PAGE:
Celiac disease, or gluten intolerance, is now a well-known health issue. It even has its own website!! As a child in the 1980’s I was fortunate enough to have a Mother who took the time to read. She noticed that a researcher in the US had noted that some kids seemed to be sensitive to wheat and showed an improvement in BMI (either low or high) and cognitive performance when placed on a gluten-free diet. I was a problem child and she helped me learn I was celiac.
It was in no way easy, or fashionable to be gluten-free in the 1980s. It was a pain in the neck. This forced me to learn how to use diet to control my health and BMI. With my mom's constant assistance, I was able to develop as a healthy child and get my BMI under control.
Celiac disease causes malabsorption of food – this can cause both low and high BMI! Increasingly, researchers find that celiac is associated with high BMI issues. In these cases, bariatric surgery may be necessary. Luckily, there are few negative consequences, and the surgery is effective in improving the quality of life in most patients according to the above paper.
What should we know about Celiac disease and how does this affect a bariatric diet? Untreated celiac is what happens when any person does not stick to a true gluten-free diet. Gluten is to a celiac like HIV is to Aids. You cannot have a little bit of HIV or a little bit of Gluten. Both affect the immune system, so eventually, a little bit will have a big effect!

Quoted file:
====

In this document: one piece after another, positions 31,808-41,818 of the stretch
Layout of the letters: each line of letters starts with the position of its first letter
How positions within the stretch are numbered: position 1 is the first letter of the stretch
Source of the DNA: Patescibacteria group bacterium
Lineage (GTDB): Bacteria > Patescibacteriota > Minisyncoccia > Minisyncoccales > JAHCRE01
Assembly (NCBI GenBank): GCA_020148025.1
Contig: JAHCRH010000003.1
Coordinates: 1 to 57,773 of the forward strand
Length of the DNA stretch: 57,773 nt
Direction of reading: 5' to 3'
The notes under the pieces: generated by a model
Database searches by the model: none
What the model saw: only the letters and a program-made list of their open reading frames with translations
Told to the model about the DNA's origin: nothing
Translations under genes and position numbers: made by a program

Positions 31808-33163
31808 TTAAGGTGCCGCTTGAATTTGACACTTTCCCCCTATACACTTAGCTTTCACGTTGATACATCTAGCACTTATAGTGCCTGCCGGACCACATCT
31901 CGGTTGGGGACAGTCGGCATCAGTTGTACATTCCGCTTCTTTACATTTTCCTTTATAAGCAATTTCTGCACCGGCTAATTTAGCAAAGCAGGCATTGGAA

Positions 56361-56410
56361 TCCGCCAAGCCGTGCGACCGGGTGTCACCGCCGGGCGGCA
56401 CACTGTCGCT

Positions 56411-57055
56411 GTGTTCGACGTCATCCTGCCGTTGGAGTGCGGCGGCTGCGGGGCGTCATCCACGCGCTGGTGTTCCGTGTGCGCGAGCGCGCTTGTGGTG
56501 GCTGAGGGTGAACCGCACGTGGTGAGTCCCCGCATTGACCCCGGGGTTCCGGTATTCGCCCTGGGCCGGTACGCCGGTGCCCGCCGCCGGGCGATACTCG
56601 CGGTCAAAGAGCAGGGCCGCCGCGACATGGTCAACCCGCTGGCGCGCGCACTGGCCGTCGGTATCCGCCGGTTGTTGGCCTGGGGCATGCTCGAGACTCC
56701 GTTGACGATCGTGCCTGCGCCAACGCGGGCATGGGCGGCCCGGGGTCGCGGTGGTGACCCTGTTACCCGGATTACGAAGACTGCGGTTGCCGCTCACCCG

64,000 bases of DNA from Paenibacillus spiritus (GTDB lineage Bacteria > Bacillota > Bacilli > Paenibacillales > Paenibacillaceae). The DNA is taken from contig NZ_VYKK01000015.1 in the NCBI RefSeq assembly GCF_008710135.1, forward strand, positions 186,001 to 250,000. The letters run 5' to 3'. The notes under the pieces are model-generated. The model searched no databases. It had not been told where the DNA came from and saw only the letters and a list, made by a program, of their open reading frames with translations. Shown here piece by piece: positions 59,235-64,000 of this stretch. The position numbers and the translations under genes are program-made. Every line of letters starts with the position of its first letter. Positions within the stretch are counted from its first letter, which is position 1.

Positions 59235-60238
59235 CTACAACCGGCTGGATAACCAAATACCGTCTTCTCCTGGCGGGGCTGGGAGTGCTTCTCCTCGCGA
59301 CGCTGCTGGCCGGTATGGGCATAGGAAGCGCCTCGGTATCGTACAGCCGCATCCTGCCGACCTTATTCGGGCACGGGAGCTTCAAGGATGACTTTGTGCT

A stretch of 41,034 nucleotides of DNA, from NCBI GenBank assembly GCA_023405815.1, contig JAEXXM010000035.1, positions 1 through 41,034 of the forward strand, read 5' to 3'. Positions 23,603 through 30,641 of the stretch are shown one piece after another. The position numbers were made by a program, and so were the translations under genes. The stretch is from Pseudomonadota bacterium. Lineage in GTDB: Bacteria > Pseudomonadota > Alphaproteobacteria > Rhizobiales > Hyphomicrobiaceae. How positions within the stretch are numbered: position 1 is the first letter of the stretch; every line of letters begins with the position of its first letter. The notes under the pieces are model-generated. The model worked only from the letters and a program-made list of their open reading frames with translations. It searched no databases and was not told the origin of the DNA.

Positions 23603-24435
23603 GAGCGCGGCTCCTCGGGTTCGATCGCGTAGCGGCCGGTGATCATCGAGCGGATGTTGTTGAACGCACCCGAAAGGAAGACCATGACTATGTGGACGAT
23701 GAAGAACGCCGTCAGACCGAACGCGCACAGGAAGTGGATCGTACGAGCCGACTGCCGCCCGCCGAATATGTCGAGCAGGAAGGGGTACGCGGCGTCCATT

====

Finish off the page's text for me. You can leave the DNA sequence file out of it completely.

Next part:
With celiac, you just cannot cheat. Many people find this difficult, and the result is that their intestines remain damaged by celiac symptoms – this means that the absorptive surface of the intestines is reduced by swelling and in some cases scarring. If you are a naughty celiac, and sneak little gluten meals, or take chances, then you must be even more careful about taking supplements – your intestines are just unable to absorb what you need from an un-supplemented diet.
In cases of Celiac, both where high BMI and low BMI are encountered, vitamin deficiencies are very common.
The above paper lists, in order of severity:
67% of recently diagnosed celiac patients showed a major zinc deficiency. Zinc is needed for more than 300 enzymes in the body (when I was a student it was “more than 200”). I am sure the list will increase with time.
From enzymes that help to translate your DNA into proteins, to enzymes that give you energy, fertility, healthy immunity, healthy circulation, and many more, without enough zinc you are not going to function properly.
If we watch a chimpanzee or gorilla eating, it eats leaves all day – these leaves have a constant supply of zinc in them. This means that there is no need for these sorts of animals to store zinc – we are in the same family, but we don’t browse leaves as much anymore – so consuming regular small doses of zinc throughout the day helps to simulate this browsing.
Drinking a shake like this, between meals provides 25% of your daily zinc requirement with each cup. Much like a leaf, this drink also contains fiber that will nourish your beneficial gut microbes. If you consume zinc once a day with a multivitamin, within a few hours of taking it, the zinc has all left your body after a few trips to empty your bladder. This is why regular zinc between meals can help you feel much better. If you want to be a real chimp, eat salad between meals!